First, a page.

Years back, I joined Tim Keirnan for his Design Critique podcast to talk about shaving technology. Learning about the evolution of the straight razor, safety razor, and finally the cartridge and electric razors that most people use now was what kickstarted my interest in the ways that we build knowledge into our artifacts.
When you use a straight razor—that is, a very sharp knife—you must take care of the blade, keep it honed, and hold it at a precise angle and move it in specific ways. Without the knowledge of how to use the razor, you have a suboptimal experience.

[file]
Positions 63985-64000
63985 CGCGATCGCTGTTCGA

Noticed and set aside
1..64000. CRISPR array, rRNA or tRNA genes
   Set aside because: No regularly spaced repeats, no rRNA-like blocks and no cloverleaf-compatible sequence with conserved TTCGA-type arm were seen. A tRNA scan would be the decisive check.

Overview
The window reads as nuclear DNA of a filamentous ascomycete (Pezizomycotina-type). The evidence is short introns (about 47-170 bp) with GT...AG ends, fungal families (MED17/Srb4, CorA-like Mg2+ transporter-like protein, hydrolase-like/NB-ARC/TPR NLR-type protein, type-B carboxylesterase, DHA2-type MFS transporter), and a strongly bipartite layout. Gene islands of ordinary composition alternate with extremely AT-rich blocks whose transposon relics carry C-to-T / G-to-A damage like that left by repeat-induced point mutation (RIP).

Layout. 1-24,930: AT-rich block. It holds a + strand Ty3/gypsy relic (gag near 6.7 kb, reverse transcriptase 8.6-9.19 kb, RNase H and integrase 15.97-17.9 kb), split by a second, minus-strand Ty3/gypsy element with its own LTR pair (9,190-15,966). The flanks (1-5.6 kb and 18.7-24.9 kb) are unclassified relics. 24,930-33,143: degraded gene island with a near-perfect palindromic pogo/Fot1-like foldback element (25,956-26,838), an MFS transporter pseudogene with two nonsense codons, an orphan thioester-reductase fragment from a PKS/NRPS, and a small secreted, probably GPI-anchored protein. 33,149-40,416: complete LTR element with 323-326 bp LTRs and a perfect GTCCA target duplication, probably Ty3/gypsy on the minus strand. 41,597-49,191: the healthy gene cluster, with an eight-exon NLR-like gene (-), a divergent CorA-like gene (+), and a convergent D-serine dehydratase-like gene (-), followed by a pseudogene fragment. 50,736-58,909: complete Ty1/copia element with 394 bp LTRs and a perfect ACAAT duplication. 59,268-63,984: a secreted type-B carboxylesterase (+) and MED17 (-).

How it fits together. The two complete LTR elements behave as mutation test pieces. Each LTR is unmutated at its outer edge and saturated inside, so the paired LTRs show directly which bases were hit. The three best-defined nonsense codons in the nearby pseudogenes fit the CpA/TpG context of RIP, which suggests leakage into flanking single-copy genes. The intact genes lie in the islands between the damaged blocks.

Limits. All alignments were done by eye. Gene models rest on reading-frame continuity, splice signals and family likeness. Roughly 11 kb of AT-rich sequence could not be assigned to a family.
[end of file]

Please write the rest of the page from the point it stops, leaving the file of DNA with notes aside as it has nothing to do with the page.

The safety razor has a lot of this knowledge built into it. It’s built to hold the blade at the right angle. Rather than maintaining the edge of the blade, the blades come sharp and are discarded once blunted.
As our artifacts become more advanced, we build more knowledge into them. More people are capable of doing more because of the spread of the knowledge. We lose the need to learn as many skills, though, and to understand the way our devices really work. Overall, I think we’re better off, but it’s interesting to keep in mind what we lose.